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It’s just a jump to the east: Samoa tows the international time line

PM Tuilaepa Sailele Malielegaoi has plenty of time on his hands.

Samoa’s prime minister Tuilaepa Sailele Malielegaoi has announced plans to shift the International Date Line to the east – a move that will see the Pacific nation divided from its near neighbour, American Samoa.

Currently, Samoa sits to the east of this line – which runs through the middle of the Pacific – and is 11 hours behind GMT, 21 hours behind eastern Australia and 23 behind New Zealand.

It’s one of the last places on Earth to see out the day.

Time is relative

Time is a human invention, a collection of ideas that has evolved over, well, time into what we experience today.

People have long carried timepieces, at one stage in a pocket, then on the wrist. These days, we use mobile phones that not only tell the time but also the location of the bearer.

Time used to be a very local affair, with different methods of measurement and different standards.

That was fine when people travelled slowly and, for the most part, didn’t know the time anyhow. When they arrived, they arrived, within a few days of punctuality. Fashionably late, or early, was the norm.

As everyone had different calendars, even the reference point for the day in question had to be specified.

It was travel technology that brought about the need for knowing the exact time, and the need for a global measure.

Sea navigation brought about the need to fix a point on the planet from which to measure distance from departure to arrival point, or longitude. Latitude – placement between the poles and the equator – had been known for some time.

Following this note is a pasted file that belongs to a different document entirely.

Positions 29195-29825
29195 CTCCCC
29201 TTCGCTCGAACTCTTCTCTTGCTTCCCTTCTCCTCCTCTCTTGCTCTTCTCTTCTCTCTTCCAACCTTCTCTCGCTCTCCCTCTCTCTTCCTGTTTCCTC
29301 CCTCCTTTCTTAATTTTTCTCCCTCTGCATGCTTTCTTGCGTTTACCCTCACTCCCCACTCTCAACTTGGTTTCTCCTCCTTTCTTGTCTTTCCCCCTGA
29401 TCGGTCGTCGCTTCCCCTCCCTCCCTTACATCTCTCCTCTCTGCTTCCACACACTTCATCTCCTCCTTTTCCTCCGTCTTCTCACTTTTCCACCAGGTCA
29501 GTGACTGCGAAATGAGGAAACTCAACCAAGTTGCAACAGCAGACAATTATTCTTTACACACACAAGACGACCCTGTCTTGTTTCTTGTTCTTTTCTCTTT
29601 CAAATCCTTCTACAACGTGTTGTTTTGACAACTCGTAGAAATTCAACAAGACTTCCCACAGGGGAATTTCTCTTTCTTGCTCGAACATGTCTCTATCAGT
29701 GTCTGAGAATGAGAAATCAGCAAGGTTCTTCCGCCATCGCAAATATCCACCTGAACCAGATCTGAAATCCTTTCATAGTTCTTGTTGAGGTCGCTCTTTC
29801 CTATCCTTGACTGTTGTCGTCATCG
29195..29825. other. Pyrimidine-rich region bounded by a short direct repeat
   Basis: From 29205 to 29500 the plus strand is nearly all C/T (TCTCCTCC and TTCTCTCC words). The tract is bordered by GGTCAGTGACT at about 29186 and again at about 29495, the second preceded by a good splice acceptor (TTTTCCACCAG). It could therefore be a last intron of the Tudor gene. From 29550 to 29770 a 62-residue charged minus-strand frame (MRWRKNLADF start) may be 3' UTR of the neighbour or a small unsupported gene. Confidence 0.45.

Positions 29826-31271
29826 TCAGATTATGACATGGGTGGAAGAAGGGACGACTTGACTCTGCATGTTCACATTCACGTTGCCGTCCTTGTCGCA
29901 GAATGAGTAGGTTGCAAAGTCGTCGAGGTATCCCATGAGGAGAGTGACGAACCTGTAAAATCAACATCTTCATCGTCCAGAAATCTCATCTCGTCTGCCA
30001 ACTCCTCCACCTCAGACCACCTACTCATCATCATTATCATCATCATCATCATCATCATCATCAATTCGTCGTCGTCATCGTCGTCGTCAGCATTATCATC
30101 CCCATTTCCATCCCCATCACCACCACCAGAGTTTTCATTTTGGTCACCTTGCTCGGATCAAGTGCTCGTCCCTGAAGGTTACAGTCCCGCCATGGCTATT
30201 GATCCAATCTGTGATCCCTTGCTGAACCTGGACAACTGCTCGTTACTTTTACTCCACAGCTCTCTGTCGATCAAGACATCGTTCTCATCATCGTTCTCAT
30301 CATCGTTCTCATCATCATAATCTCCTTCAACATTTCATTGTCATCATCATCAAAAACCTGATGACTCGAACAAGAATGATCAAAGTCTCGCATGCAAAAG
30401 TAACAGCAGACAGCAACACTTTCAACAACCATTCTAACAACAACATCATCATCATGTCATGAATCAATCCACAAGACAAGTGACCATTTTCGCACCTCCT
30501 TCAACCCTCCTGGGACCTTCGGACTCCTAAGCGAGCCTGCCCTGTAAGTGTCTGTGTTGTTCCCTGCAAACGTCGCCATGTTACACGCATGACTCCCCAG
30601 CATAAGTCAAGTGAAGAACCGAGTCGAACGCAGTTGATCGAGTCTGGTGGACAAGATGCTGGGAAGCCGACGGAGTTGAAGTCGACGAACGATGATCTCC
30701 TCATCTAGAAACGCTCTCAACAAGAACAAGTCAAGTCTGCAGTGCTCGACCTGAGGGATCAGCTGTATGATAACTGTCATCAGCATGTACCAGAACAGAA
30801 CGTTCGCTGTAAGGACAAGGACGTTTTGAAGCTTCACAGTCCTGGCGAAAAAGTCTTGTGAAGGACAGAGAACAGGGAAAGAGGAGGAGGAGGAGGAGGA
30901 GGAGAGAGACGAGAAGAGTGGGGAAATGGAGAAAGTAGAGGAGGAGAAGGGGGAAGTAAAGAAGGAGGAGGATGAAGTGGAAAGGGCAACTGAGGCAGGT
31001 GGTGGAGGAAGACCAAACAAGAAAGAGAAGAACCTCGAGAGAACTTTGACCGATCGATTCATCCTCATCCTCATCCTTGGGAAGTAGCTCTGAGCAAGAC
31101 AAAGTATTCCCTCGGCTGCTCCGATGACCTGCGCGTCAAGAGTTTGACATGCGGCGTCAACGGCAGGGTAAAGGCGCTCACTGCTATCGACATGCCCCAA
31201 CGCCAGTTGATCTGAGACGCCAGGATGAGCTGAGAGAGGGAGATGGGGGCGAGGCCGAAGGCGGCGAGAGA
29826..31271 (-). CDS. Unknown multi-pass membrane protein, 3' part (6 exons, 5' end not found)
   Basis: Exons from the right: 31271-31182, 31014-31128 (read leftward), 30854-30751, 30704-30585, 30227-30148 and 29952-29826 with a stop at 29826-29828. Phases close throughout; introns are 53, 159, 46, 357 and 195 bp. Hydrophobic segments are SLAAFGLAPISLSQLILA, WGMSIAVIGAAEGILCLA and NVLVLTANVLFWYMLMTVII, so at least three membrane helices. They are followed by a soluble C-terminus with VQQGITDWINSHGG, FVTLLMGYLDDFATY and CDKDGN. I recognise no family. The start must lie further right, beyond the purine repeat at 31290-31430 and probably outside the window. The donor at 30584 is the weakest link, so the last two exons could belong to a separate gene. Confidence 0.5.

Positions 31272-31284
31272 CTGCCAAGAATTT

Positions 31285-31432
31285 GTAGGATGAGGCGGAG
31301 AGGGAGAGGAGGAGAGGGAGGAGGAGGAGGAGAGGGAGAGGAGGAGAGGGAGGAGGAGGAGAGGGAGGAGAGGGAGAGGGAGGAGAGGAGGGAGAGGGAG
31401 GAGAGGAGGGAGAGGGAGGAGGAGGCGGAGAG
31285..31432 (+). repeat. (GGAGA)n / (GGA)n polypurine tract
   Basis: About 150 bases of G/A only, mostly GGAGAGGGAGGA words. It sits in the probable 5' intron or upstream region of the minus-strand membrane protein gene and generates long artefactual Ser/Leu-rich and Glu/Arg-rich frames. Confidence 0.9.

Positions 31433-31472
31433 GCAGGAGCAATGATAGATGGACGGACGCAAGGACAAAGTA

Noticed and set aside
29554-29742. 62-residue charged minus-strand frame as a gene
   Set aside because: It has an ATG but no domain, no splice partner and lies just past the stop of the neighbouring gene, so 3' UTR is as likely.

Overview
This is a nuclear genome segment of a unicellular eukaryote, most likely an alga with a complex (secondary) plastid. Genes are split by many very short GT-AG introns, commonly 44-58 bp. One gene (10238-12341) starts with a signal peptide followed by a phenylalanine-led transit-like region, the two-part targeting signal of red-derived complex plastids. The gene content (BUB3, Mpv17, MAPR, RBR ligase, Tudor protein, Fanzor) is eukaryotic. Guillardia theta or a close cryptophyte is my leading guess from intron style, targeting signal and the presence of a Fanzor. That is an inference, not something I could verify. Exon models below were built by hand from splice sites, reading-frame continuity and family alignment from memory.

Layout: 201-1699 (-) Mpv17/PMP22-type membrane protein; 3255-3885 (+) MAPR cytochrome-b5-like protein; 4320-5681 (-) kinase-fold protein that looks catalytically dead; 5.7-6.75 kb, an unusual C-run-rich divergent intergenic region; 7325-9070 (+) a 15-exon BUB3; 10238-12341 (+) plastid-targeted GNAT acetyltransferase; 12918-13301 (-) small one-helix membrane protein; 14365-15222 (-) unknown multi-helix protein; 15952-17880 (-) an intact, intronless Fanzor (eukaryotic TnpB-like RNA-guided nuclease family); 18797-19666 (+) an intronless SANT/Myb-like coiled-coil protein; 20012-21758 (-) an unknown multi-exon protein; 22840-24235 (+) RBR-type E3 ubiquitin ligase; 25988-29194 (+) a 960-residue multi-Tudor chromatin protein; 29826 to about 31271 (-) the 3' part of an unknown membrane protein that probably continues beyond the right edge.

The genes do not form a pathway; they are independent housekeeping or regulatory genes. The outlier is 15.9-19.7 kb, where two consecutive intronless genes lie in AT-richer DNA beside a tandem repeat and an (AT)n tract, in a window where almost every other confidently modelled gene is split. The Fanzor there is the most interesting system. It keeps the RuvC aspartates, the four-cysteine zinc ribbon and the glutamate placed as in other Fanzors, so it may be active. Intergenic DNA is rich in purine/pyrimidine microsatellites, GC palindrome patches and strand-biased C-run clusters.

Prime meridian

The English, setting about to rule the waves, determined their point of departure an 18th century “ground zero”. This was at the Royal Naval College at Greenwich, and it still exists today.

There were rivals for this premier position (France notably) but in the end the disagreement was solved by dividing measurement.

It was decided the prime meridian would be English, but the International Bureau of Weights and Measures would be in Paris. In other words, the starting point would be English, but the French determine time.

There are 40 official time zones on land and an additional 25 nautical ones, required to accommodate local conditions.

Nothing actually happens at the prime meridian at Greenwich: one of the most popular tourist photographs involves standing astride a red mark looking cold.

But something has to happen somewhere. Otherwise going round the globe, as many people do today, would cause an endless mounting up of days:

International Date Line

The International Date Line is as arbitrary as the prime meridian. It runs through the sparsely inhabited Pacific Ocean and, lacking landmarks, is changeable – liquid, one might even say.

Technically, Rapa Nui (Easter Island) should have a four-hour time difference with mainland Chile, but only has a two-hour difference to allow government officials to better communicate.

When the threat of Y2K was in the air, Kiribati, the former Gilbert Islands, “moved” Caroline Island so that it would be the first to greet the new millenium. It was even renamed “Millennium” in the hope of sparking a tourist boom to the uninhabited place.

Now, Samoa has decided that from the end of this year, they will be on the same side of the imaginary Date Line as their trading partners, principally Australia and New Zealand.

Echoing Kiribati’s hopes, Malielegaoi said there might even be a tourist spin-off from the date division of his nation from American Samoa, with people wanting two birthdays or anniversaries able to travel the 40 miles east to the island chain to have them.

Most interestingly, the change will mean the sun rises first and sets last in Samoa, a vision of completeness and world relevance that Samoans themselves always have had of the place they call “the cradle of Polynesia”.

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